Martha Graham (May 11, 1894 - April 1, 1991), an American dancer and choreographer, is known as one of the foremost pioneers of modern dance.
She was born in Pittsburgh, Pennsylvania and moved to California when she was 14 years old. After seeing Ruth St. Denis perform in the 1910s, she took an interest in dance. Not until the age of 22 (1916) did she pursue her interest professionally by enrolling at Denishawn. In 1925, Graham became a dance instructor at the Eastman School of Music and Theater in Rochester, New York. She later set out on her own with the support of Louis Horst, an accompanist whom she had got to know while training at Denishawn and who grew to be her musical mentor and lover. Graham founded her own company, the Martha Graham Dance Company, in 1926. Her unique movement style -- widely recognised for its principle of contraction and release -- and imagery reflected the modern art of the times.
At Bennington College in 1932, Graham founded the first-ever bachelor of arts degree in dance. In 1951, she was a founding member of the dance division of the Juilliard School.
In 1936, Graham made her defining work, "Chronicle", which signalled the beginning of a new era in contemporary dance. The dance brought serious issues to the stage for the general public in a dramatic manner. Influenced by the Wall Street Crash, the Great Depression and the Spanish Civil War, it focused on depression and isolation, reflected in the dark nature of both the set and costumes.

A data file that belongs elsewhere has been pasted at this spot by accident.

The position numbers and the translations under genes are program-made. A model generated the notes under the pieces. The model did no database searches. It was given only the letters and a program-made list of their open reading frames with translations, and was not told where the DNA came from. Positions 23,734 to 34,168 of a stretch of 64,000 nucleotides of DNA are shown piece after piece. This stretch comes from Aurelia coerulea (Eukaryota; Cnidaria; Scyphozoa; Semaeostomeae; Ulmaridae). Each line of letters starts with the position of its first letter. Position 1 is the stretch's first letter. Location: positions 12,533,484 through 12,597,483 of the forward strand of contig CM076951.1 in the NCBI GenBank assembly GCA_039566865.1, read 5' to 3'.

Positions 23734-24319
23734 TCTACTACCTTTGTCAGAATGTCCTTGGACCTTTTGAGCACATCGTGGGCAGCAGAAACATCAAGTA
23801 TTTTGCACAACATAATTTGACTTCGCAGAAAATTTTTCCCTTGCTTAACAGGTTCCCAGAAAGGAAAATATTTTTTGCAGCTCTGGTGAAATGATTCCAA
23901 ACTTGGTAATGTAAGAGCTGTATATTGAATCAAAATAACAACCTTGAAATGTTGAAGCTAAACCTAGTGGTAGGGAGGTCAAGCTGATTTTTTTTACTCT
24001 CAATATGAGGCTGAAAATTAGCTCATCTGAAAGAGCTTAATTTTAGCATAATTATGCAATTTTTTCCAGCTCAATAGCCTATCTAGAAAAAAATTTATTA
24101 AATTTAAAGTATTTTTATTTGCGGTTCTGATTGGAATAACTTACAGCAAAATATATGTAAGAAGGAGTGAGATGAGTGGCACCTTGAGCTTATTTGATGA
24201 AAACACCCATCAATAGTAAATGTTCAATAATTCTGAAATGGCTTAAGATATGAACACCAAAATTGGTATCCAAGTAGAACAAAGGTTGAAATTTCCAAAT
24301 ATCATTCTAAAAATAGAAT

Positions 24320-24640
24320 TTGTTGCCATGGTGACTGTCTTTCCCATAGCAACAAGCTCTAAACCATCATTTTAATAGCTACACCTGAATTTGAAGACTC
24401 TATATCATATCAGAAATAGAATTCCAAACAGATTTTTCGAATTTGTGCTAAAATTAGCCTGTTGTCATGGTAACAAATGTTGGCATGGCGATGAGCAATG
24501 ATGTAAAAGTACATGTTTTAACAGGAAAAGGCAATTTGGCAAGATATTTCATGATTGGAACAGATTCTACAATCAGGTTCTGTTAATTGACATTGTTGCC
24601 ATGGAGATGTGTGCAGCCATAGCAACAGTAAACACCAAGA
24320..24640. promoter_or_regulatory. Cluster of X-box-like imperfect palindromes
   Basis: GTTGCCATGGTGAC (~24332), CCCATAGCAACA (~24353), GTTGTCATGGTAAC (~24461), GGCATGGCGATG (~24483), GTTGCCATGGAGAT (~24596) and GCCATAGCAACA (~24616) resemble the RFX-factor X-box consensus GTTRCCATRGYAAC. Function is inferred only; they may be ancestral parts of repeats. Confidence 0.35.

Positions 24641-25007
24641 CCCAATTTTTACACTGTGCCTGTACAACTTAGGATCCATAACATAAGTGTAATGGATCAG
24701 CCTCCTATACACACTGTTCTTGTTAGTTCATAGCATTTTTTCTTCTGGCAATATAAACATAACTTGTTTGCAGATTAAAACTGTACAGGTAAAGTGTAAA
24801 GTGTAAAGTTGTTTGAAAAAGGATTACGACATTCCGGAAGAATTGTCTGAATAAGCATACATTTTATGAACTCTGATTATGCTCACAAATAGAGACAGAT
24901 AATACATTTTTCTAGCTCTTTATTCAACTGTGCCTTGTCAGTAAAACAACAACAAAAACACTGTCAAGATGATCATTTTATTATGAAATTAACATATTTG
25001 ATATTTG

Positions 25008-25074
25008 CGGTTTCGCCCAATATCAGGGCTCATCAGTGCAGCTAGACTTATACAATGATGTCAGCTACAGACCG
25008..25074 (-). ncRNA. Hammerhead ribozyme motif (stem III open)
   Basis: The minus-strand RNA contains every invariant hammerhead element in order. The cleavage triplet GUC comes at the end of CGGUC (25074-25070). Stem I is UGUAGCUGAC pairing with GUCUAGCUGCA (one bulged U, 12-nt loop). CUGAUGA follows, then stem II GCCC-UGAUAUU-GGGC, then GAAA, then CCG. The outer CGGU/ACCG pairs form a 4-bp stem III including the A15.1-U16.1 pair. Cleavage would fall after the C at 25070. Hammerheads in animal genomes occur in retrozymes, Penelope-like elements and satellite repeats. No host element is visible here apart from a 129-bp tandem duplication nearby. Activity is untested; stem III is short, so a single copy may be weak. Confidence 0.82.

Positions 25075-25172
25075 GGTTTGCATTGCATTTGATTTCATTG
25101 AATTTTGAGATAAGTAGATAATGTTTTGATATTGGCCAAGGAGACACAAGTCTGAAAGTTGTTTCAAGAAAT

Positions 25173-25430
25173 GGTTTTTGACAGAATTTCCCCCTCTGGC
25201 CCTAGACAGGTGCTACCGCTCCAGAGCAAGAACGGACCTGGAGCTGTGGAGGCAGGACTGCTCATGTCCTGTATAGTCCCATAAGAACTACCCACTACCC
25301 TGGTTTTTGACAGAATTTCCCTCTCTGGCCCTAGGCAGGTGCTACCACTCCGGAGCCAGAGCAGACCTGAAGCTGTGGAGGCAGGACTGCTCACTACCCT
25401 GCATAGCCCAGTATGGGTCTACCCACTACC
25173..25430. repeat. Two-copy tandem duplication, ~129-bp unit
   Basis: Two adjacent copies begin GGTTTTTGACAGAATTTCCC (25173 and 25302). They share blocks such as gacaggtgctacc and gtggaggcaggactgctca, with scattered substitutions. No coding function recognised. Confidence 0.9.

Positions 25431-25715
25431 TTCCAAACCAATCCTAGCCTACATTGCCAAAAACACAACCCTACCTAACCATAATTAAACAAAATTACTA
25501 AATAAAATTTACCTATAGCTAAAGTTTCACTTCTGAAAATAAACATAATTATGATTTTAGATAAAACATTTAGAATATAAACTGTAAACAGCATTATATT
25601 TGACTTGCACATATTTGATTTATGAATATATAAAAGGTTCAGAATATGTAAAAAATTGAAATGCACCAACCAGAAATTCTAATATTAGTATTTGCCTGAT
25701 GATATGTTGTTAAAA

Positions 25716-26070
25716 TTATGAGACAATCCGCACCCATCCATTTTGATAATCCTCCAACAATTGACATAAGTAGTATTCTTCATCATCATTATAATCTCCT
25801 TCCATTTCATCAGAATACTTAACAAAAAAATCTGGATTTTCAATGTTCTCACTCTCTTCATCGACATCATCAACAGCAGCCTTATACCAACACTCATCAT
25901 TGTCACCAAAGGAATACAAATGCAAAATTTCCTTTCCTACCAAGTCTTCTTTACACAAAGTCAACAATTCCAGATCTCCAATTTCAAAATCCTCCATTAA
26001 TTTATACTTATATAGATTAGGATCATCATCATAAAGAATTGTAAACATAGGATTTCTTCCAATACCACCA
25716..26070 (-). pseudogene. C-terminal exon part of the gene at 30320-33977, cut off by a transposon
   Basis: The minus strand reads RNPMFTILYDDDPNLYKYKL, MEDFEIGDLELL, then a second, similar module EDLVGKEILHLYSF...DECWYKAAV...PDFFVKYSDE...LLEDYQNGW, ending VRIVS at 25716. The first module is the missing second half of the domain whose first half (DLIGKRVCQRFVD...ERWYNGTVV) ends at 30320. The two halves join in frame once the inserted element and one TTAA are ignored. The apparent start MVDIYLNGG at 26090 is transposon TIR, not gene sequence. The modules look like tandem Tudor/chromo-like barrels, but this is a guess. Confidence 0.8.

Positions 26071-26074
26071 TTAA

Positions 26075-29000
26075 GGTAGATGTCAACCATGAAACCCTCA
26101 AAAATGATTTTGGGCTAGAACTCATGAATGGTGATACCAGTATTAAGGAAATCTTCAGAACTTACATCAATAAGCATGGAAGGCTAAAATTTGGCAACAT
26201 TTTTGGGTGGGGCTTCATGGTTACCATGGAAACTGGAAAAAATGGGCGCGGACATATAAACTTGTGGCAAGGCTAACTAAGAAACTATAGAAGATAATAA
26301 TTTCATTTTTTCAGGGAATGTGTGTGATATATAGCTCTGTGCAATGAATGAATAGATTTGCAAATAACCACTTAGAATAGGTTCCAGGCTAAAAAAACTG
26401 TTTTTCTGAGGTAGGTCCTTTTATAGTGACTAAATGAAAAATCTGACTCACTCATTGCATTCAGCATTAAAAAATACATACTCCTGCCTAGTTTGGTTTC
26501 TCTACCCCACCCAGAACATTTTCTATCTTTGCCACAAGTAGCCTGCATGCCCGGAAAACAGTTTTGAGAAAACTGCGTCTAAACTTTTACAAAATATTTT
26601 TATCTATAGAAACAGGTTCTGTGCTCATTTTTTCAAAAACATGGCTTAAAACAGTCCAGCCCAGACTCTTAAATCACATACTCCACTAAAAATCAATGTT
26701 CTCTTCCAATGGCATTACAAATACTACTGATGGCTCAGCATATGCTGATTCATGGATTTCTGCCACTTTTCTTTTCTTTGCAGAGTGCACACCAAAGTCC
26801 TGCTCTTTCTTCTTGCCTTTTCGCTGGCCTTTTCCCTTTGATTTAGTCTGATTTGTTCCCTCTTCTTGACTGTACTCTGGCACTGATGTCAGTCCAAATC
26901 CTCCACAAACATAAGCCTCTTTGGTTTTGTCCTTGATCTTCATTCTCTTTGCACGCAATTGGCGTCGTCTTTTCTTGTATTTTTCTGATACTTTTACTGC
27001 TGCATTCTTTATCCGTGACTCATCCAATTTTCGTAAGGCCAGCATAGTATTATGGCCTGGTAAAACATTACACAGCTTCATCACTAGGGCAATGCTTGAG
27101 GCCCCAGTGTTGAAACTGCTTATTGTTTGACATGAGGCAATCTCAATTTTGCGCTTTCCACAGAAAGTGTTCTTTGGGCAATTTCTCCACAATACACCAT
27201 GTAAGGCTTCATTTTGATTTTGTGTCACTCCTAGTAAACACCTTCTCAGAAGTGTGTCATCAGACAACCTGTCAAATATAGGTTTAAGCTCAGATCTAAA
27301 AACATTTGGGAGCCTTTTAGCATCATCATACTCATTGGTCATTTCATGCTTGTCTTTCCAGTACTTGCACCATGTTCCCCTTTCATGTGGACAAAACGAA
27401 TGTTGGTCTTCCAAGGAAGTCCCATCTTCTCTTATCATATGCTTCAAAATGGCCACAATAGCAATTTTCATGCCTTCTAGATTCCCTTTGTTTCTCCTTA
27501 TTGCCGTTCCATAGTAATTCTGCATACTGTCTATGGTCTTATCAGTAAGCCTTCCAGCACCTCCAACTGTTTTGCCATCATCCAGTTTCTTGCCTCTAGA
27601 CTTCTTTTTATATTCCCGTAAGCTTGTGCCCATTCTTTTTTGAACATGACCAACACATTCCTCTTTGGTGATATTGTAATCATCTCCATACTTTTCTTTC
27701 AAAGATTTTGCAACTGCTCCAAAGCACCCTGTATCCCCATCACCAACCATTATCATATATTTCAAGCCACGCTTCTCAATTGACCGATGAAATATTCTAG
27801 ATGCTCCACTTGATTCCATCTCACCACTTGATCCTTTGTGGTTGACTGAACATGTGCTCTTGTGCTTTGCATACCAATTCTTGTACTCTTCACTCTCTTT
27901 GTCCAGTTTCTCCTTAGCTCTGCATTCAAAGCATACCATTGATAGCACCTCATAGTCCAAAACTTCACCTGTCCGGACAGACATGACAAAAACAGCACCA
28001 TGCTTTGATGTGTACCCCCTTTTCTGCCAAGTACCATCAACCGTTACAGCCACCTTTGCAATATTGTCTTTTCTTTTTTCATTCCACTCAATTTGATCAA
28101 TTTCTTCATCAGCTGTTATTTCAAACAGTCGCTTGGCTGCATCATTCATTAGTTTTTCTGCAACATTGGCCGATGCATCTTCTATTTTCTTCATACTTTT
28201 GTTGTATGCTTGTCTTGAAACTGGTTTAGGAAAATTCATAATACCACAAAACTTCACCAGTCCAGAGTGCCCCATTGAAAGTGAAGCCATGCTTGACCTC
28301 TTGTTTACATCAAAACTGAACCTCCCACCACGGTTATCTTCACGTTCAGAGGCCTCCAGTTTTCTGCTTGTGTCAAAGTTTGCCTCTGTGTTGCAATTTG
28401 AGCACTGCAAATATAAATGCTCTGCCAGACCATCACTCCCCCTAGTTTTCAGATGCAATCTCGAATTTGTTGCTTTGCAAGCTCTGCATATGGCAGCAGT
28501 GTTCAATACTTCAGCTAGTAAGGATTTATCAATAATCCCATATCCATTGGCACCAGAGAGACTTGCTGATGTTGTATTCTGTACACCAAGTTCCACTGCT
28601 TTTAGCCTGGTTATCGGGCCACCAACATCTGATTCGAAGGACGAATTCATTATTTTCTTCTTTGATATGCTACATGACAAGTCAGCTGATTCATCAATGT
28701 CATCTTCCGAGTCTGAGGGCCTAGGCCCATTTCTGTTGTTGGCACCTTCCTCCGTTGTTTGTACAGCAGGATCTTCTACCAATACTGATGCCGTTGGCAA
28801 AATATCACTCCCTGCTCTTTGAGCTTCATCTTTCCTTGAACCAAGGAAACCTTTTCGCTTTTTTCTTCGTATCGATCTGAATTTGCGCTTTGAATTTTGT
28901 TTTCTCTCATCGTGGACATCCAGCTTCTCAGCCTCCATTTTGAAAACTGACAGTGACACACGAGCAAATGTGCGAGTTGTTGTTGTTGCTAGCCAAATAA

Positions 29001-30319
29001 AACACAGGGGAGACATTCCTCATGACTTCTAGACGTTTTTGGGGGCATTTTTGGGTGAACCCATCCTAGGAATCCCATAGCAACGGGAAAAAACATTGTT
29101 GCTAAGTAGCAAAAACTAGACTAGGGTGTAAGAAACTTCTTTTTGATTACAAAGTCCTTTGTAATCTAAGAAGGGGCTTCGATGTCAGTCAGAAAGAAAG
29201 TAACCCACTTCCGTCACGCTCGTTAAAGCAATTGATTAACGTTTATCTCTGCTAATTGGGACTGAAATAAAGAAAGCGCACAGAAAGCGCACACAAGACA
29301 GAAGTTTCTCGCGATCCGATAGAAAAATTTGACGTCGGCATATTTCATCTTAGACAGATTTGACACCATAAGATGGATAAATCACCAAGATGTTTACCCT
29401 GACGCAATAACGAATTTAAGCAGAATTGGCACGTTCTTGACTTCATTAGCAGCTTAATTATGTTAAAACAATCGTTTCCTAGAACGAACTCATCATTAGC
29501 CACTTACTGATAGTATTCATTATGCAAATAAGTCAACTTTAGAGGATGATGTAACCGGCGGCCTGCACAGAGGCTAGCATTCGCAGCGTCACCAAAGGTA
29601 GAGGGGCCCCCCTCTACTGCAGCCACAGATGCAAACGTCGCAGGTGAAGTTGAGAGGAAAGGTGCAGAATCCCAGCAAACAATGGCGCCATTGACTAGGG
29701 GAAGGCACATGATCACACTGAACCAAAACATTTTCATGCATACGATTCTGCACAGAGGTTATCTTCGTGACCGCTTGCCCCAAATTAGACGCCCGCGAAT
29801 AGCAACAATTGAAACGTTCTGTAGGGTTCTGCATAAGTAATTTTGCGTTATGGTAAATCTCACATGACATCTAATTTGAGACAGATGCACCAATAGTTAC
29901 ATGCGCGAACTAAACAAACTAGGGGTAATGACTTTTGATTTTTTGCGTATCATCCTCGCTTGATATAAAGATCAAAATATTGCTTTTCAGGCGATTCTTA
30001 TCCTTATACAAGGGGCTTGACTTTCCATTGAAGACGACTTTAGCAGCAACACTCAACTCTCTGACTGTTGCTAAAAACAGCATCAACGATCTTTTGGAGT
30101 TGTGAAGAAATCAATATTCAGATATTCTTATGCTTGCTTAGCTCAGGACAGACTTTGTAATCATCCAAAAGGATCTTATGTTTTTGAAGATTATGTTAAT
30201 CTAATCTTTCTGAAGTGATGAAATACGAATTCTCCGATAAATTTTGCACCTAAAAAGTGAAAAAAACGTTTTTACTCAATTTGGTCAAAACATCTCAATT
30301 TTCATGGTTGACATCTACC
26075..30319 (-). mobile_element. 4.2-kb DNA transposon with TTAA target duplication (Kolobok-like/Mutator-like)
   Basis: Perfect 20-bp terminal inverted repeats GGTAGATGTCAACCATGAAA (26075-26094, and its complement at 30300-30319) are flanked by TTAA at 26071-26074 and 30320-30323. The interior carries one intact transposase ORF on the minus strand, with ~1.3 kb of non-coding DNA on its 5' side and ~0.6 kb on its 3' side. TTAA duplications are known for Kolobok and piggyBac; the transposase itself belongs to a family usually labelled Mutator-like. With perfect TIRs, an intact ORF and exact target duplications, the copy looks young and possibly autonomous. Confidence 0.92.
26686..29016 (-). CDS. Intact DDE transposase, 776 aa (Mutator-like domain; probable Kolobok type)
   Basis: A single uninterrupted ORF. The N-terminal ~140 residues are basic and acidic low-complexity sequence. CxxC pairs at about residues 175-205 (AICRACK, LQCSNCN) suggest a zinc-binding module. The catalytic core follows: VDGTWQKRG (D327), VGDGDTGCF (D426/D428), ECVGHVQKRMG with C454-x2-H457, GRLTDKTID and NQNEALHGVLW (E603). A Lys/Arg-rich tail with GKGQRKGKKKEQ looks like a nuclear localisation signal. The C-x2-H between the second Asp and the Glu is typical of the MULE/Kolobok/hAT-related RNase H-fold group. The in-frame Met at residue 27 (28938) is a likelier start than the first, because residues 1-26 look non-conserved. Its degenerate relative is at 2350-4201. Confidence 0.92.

Graham's dancing life gradually came to a rest starting in the 1950s. In 1927, the Martha Graham Center of Contemporary Dance was established. One of her students was heiress BethsabĂ©e de Rothschild with whom she became close friends. When Rothschild moved to Israel and established the Batsheva Dance Company in 1965, Graham became the company's first director, groomed its first generation of dancers, and made works for it.
In 1948, Graham married Erick Hawkins(a principle dancer in her company). She didn't want to marry, but after eight years of living together, he decided they should.
Her final dance performances came in the late 1960s, and from then on she focused on choreography. Some critics say that even though there is little physical record of her dancing, it is more memorable than her choreography. Graham continued working until her death from pneumonia in 1991 at the age of 96.
She was awarded the Presidential Medal of Freedom in 1976 by President Gerald Ford (the First Lady Betty Ford had danced with Graham in her youth).
In 1998, TIME magazine listed her as the "Dancer of the Century" and as one of the most important people of the 20th century.